Poseiden, a computer-based vision system from VisionIQ recently detected a suspiciously still girl at the bottom of a 12-foot-deep Welsh pool and alerted lifeguards, who proceeded to save her from drowning (). (In the hurly-burly of the crowded pool, the lifeguards had missed seeing the stationary form.)
After many years of slow, painstaking, and (frankly) unimpressive progress, computer vision systems seem to have reached some kind of explosive inflection point. Poseiden is a particularly impressive example of the breed, handling as it does a huge number of moving (and stationary, when something goes wrong) objects and widely-varying light- and shadow levels.
This is good and bad news.
The good news is that we're clearly much closer to systems that can scan a crowd and identify faces. The bad news is that...we're clearly much closer to systems that can scan a crowd and identify faces.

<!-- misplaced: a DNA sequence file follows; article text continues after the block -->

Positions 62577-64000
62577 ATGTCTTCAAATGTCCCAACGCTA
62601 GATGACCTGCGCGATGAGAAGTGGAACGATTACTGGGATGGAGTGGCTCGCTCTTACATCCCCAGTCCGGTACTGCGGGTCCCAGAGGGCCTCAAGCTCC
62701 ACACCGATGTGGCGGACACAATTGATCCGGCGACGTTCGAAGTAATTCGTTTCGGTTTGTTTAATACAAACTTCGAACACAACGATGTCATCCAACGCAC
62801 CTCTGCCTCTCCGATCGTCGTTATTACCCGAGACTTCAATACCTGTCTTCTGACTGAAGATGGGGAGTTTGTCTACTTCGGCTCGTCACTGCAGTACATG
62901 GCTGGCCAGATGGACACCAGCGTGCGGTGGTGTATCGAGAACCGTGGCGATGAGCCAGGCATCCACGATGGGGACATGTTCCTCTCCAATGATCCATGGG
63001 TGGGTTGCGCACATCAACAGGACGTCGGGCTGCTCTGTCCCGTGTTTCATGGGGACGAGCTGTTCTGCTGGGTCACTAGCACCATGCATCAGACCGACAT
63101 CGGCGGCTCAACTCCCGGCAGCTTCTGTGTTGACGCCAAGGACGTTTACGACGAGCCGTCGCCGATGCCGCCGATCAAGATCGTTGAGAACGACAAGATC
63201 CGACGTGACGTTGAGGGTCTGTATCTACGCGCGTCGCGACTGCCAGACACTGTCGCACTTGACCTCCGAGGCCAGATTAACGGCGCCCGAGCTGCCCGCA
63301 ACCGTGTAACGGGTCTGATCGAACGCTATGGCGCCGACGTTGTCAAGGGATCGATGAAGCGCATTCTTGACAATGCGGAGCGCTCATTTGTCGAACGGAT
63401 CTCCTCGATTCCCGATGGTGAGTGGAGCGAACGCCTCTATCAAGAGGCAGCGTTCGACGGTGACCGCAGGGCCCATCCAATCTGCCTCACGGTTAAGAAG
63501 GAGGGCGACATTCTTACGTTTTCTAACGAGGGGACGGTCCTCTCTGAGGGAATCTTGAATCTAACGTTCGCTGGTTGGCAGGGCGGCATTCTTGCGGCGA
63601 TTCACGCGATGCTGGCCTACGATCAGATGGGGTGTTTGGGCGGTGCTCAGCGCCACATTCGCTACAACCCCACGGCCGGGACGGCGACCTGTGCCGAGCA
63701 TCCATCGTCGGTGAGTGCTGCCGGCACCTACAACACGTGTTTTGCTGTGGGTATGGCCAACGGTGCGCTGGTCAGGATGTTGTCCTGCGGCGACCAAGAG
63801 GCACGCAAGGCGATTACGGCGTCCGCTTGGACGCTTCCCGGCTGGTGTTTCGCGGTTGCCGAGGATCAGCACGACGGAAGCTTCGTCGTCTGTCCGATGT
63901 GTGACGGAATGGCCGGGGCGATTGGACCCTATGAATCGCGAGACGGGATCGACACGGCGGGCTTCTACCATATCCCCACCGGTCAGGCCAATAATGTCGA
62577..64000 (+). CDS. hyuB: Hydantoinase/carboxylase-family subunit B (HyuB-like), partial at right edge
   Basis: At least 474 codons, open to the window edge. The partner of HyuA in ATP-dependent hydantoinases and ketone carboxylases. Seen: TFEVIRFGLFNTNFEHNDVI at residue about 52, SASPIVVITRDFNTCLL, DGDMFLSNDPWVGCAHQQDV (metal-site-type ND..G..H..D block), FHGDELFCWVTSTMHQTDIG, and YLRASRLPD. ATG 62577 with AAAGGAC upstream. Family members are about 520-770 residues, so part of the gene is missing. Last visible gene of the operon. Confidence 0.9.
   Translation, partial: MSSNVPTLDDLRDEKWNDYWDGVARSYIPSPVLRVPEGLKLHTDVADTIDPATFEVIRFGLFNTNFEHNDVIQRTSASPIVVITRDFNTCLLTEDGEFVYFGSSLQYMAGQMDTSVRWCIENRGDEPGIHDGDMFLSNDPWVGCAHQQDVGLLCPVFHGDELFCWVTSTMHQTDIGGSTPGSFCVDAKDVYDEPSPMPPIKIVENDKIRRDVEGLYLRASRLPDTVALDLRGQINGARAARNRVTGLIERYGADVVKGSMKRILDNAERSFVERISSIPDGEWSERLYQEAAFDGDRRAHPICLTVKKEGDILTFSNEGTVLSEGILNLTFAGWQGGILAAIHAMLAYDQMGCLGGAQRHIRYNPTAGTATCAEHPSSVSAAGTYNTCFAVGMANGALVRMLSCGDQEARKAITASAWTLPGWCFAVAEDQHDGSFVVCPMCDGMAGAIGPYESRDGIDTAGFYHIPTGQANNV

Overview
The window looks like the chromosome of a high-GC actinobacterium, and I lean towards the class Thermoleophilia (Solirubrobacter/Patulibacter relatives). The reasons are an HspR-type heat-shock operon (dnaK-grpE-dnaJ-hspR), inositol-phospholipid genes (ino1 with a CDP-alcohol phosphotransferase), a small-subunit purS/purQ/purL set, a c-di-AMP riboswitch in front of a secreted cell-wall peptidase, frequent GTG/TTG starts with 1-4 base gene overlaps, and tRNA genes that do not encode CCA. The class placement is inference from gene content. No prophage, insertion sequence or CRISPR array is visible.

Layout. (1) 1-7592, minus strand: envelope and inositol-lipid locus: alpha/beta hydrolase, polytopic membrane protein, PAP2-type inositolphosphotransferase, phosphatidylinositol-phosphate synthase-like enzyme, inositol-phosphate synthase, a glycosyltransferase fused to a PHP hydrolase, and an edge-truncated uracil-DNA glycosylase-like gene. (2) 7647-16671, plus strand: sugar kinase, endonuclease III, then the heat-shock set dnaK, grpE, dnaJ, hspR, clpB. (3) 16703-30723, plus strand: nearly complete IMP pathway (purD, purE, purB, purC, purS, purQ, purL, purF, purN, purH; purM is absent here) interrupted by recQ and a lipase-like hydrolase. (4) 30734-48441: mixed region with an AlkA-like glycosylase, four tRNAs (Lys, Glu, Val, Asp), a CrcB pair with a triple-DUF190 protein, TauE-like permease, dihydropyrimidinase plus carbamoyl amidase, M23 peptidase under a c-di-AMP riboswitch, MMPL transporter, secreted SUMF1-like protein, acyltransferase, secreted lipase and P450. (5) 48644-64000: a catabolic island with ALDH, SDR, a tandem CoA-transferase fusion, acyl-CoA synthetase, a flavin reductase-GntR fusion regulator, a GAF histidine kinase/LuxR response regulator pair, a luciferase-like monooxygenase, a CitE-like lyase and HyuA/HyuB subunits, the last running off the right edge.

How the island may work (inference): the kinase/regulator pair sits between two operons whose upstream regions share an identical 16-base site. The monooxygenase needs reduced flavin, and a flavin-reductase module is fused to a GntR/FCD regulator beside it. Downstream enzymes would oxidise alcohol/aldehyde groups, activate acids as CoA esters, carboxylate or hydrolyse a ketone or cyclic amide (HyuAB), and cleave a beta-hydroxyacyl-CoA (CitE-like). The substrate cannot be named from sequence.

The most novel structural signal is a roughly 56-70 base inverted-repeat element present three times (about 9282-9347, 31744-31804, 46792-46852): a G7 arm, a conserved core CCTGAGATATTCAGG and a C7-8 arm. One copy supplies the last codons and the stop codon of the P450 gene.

Imagine a huge database of time-stamped faces tied to identities and locations. What's the harm in that? A skilled hacker (or corrupt clerk) could query for married people who frequently go out to restaurants with a non-spouse. Or people who visit drug-dealing neighborhoods in which they do not live. With a little more research, bang: high-quality blackmail material. So a few years from now, the penalty for certain kinds of questionable/illegal behavior may rise dramatically. But don't worry, there's something you can do to protect yourself. Just remember the words of Josef Stalin: "The innocent have nothing to fear."